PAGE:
A conical meteorite fell in a corn field near the village of Bogga Dingare after a bright fireball was witnessed moving west to east and an explosion was heard. The local people hammered the meteorite into many pieces and most of the material was dispersed. The original mass is unknown, although second hand reports indicate that it had a volume of ~20000 cm3, and thus a mass of ~100 kg. Material that almost certainly came from this fall has been sold in the last few years elsewhere in Nigeria, with claims that the specimens were new finds. A preliminary description of the meteorite appears in Islam and Ostaficzuk (1988). Description (L. Karwowski), USil, based on the original mass): contains metal nodules, 1.5-8 mm in diameter, and silicate nodules 1-15 mm in diameter with fan like aggregates of pyroxene; 60% of the nodules are metal. Description and classification (A. Rubin and G. Calumny, UCLA, based on a 282 gram fragment purchased in 2000 near the village of Gidan Wire in Kaduna state): consists of large metal nodules containing variable amounts of troilite, and cryptocrystalline silicate spheroids; silicates include pyroxene (Fs1-2Wo1-3) and rare olivine (Fa3); siderophile abundance pattern in metal similar to that of Bencubbin: shock stage, S2; weathering grade W0. (From the Meteoritcal Bulletin No. 85, 2001)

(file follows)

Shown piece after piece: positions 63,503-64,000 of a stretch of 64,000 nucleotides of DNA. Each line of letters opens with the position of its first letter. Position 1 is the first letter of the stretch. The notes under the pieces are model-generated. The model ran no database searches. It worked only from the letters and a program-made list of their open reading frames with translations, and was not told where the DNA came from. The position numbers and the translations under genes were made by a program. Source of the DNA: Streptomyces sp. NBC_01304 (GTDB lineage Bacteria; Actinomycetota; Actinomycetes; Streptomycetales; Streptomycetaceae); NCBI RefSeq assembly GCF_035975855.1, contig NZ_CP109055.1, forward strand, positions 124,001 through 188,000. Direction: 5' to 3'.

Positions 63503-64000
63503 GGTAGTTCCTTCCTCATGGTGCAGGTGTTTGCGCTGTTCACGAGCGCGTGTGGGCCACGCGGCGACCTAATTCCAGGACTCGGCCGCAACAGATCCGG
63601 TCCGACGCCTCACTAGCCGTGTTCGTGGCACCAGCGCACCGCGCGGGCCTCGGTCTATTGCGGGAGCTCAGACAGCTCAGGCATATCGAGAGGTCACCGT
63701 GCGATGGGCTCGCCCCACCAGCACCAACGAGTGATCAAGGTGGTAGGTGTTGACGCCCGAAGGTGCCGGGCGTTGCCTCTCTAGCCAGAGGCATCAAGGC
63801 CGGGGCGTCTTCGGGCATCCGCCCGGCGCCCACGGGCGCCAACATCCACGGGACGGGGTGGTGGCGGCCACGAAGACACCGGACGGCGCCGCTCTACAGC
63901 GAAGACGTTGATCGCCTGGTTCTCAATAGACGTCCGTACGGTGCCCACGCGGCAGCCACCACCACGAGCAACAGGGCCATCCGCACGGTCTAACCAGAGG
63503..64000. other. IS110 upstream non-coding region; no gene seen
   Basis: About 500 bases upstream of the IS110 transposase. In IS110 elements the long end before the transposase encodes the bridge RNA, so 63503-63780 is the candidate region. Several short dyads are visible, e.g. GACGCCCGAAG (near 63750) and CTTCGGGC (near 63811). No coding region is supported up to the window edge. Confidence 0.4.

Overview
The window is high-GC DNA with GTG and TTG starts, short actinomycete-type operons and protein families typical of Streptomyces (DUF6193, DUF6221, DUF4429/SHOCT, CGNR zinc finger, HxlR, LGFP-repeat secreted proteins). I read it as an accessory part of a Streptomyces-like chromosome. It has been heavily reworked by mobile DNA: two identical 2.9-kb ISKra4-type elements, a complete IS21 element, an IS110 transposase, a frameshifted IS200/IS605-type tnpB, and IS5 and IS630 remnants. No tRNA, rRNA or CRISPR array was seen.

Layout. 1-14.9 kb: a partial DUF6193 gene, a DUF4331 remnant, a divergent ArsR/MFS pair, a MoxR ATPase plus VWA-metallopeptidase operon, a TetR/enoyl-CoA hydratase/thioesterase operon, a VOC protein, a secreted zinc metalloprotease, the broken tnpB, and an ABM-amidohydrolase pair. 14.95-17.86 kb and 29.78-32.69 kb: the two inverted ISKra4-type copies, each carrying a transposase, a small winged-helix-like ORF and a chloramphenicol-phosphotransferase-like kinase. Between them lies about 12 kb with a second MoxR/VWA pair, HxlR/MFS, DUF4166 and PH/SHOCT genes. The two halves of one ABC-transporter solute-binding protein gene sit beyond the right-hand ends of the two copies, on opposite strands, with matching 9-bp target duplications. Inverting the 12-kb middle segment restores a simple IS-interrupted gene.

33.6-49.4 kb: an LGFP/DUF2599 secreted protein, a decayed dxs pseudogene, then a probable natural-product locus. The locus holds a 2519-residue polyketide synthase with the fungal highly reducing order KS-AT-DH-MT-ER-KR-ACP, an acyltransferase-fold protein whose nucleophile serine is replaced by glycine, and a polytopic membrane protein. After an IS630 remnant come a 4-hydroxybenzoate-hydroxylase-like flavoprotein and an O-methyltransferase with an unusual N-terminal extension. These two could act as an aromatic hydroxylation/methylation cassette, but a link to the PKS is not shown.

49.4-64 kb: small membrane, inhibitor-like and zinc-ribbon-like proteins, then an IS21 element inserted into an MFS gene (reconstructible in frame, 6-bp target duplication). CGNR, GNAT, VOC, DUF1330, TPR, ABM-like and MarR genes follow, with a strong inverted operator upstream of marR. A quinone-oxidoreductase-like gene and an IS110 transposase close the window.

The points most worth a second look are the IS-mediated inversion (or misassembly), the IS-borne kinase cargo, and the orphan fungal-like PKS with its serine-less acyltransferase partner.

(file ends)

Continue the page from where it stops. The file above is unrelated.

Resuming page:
Eric Twelker write about the history of the Gujba pieces:” A 282g piece came to me as a prospective meteorite of unknown locale from a person in Nigeria with whom I was dealing in other meteorites. I recognized it as a bencubbinite and sent it to Alan Rubin at UCLA for classification. While Alan was working on it he received word that another piece from a source in Poland was under investigation. He was able to find the Islam and Ostaficzuk article which pinpointed the area where it fell. It seems that there was a Polish oil exploration team in the area at the time of the fall and Ostaficzuk must have been part of that team. He returned to Poland with some pieces, one of which was sold by a nephew(?) to me and then to you. Once I read the Islam and Ostaficzuk article and knew the location, I instructed my contacts to collect pieces from the local people. Quite a large quantity was collected in this way. Another large quantity was collected by a metal detecting mission somehow related to the late Christian Anger of Austria.”
End cut of a complete specimen. Meteorite piece is featured in the cover of Polish meteorite magazine: Meteoryt, nr 4 (72), 2009. Gujba is the only Bencubbinite fall.
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